Vitis (vine): the purple-leaved ornamental grape (V. vinifera ‘Purpurea’) turns dark purple in autumn, but the best of the vines is V. coignetiae whose huge, hairy leaves gradually turn bright red.
September 19, 2011 § 25 Comments
One of the best hardy geraniums is ‘Rozanne’. It has large purple flowers that bloom from early summer until autumn. In a good year, it performs for six months. It is a tremendous sprawler, and isn’t recommended for small gardens. Even though we don’t really have the room, we grow it in several of our borders. We control its conquistadorial tendencies by hacking chunks off the clumps — which is really a form of extreme dead-heading. It looks frightened for a few days, and then it quickly pulls itself together and produces a fresh flush of flowers.
For years, ‘Rozanne’ was confused with the very similar ‘Jolly Bee’, and only gardeners-in-the-know professed to be able to tell the difference. One was more sprawly than the other. Or maybe not. [Warning: unless you have a burning desire to watch a nomenclatural tangle being unravelled, you might want to skip the next paragraph. But, do click on all the photos in this post: they’re quite interesting. I’ve a novel surprise for you at the end, as well.]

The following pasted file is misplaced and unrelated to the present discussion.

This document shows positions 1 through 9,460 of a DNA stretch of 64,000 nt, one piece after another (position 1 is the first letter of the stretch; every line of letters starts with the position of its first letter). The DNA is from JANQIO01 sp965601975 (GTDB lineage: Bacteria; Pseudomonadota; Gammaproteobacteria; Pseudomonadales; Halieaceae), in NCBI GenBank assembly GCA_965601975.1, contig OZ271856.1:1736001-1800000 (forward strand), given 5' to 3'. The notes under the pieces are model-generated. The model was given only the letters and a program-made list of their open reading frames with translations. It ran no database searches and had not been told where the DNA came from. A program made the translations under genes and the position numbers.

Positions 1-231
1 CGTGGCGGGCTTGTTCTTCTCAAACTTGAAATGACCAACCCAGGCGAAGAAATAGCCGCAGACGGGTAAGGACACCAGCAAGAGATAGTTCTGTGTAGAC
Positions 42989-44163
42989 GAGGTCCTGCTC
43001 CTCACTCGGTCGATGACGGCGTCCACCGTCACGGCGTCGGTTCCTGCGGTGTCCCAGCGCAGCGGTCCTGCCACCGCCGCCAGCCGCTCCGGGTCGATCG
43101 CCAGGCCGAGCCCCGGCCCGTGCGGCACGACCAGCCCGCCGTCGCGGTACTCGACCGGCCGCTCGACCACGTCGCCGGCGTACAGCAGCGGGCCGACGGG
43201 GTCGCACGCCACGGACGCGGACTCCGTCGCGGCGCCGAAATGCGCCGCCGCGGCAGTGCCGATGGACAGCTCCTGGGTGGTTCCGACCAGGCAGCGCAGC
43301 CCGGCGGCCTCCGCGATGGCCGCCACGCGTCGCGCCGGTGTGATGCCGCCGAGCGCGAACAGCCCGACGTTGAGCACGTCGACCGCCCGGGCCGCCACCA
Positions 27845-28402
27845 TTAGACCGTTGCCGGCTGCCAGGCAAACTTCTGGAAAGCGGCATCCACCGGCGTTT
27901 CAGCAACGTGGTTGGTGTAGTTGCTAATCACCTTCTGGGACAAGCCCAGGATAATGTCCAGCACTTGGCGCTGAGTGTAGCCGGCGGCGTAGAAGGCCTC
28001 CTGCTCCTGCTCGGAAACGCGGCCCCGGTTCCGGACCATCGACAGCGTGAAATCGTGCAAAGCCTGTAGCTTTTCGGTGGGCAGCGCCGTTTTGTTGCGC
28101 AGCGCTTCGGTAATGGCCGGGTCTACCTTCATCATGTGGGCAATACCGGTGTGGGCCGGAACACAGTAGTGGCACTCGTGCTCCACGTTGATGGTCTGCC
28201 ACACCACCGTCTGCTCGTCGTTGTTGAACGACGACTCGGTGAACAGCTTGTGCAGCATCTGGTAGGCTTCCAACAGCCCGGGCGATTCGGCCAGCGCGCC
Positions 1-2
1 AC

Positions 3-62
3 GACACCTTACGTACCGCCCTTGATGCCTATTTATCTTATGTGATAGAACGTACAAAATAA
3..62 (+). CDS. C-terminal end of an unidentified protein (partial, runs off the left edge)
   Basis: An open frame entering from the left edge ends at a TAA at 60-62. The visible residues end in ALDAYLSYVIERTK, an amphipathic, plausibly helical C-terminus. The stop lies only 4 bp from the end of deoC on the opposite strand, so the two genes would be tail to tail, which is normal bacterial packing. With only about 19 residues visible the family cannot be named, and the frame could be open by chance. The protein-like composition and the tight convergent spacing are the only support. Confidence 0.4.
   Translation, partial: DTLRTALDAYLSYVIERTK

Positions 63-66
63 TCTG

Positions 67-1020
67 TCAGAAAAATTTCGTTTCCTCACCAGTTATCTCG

Both are hybrids of G. wallichianum ‘Buxton’s Variety’, with G. himalayense providing the other parent for the first, and G. shikokianum var. yoshiianum for the second. And both are patented plant varieties, which means that they have brought in wads of revenue for the patent holders — Blooms of Bressingham and Dutch breeder Marco Van Noort, respectively. However, in 2010, a court ruled that they were too similar to be distinguishable, and that ‘Jolly Bee’ should cease to exist as a separate variety — bad news for Van Noort, who would no longer receive plant breeder’s royalties. To confuse matters further — and such are the convolutions of plant nomenclature — the original name of ‘Rozanne’ is ‘Gerwat’ (the first appellation under which it was registered) although it is known as Rozanne® in the trade.